Live streaming is a multi-billion dollar industry in China. It’s fueled the growth of hundreds of new apps, as well as the revamping of existing tech firms. Momo, which primarily used to be a dating app, now makes a majority of its revenue from live streaming. Thanks to the pivot, the company saw its revenue jump more than 500 percent last year.

But live broadcasts have also drawn a lot of scrutiny from the government. Last month, SAPPRFT ordered three companies, including China’s Twitter-like Sina Weibo, to halt their live streams, stating that they lacked the proper licenses and were “advocating negative social commentary.” Consequently, Weibo saw its valuation plunge by almost US$1 billion shortly thereafter.

The industry also suffers occasional purges from the Chinese government. In April, for instance, the Cyberspace Administration of China (CAC) shut down 18 live streaming apps over illegal content, such as live streaming hosts that were dressed in military or police uniforms, as well as lewd broadcasting content. Then a month later, the Ministry of Culture took down another ten.

Consequently, Weibo saw its valuation plunge by almost US$1 billion.

To be sure, a lot of these crackdowns focus on eradicating erotic content – such as women suggestively eating bananas on camera. After all, sexual content is something that live streaming and online media platforms around the world struggle to control. But in China, regulations are often vaguely worded, allowing them broader jurisdiction.

For instance, the CAC prohibits live streaming platforms from “endangering national security, undermining social stability, disrupting the social order, violating the rights of others, and broadcasting pornographic content.” Identifying pornography might be straightforward, but defining what disrupts the social order will likely depend on the interpretation of government regulators.

Requiring live streaming hosts to register with their real names and phone numbers can have far-reaching implications beyond pornography prevention. It means more work for broadcasting sites, which are held responsible for verifying the identities of hosts, obtaining the right licenses, and censoring streamed content. Like gaming, live streaming regulations have raised the barrier to entry and made it more costly to participate in the industry.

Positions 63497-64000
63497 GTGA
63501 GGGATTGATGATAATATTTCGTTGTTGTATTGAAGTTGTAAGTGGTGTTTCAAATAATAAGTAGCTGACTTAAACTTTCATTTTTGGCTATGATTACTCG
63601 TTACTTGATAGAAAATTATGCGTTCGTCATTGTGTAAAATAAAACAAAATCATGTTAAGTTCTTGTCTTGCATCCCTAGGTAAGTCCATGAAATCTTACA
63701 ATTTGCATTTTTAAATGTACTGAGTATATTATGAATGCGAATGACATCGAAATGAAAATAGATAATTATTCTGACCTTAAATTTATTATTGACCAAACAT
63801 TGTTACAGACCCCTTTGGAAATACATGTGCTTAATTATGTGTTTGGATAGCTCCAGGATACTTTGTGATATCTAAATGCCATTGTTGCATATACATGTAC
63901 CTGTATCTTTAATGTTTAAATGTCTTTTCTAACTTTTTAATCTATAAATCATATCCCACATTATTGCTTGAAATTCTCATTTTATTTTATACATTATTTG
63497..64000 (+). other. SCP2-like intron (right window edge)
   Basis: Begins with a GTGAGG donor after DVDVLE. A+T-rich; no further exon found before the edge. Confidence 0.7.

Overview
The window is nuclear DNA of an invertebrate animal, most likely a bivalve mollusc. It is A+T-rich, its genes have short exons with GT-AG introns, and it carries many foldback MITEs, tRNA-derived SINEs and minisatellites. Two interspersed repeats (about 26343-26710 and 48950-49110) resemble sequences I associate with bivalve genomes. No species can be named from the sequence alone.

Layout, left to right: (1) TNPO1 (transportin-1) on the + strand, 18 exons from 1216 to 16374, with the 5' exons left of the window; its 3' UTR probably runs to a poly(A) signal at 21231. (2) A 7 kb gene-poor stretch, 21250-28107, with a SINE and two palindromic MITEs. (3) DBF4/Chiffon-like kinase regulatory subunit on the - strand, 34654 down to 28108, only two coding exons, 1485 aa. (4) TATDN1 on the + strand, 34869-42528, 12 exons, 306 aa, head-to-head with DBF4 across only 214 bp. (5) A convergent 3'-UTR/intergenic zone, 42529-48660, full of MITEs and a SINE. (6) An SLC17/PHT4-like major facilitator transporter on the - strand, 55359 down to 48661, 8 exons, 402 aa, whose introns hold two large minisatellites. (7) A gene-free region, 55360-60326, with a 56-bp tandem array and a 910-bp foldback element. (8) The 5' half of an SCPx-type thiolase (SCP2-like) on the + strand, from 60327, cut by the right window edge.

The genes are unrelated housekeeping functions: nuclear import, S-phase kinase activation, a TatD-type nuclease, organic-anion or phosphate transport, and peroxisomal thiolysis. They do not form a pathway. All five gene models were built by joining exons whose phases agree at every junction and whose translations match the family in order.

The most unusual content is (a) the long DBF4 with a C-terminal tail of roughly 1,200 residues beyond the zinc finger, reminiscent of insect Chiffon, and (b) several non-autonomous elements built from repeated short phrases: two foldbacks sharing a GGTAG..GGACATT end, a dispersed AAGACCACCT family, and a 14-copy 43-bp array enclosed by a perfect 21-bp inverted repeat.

Cloud storage: crackdown on illegal content

If you were looking for cloud storage in China a little more than a year ago, you’d have a plethora of options, many of them free. And in China, where many cloud storage services let users publicly share and search content between accounts, that means access to a wealth of videos, documents, and music.

Today, many of those same services have either partially or completely shut down after a campaign against pornography and illegal content by the Chinese government last March. Some providers, such as Tencent’s Weiyun, have chosen to shut off their content sharing functions, while others have decided to shutter their operations entirely, like UC Net Disk, Alibaba’s cloud storage service.

In particular, the difficulty of monitoring all uploaded content and shared files has made the business more costly and riskier to manage. By the end of last year, many of the top ten cloud storage providers, including those run by Huawei and Qihoo 360, had closed down or altered their services in response to the crackdown.

Winnie the Pooh is now off-limits in China, thanks to a popular theme comparing the cartoon bear to President Xi Jinping. Image credit: Paul K.

Again, China’s crusade against lewd content and blatant copyright infringement – which the government also tackled last October – isn’t unusual or unique. However, the shifting nature of what counts as “illegal content” in China is. Depending on the political climate, anything from candle emojis to Korean pop music to even Winnie the Pooh can get blacklisted.

source : techinasia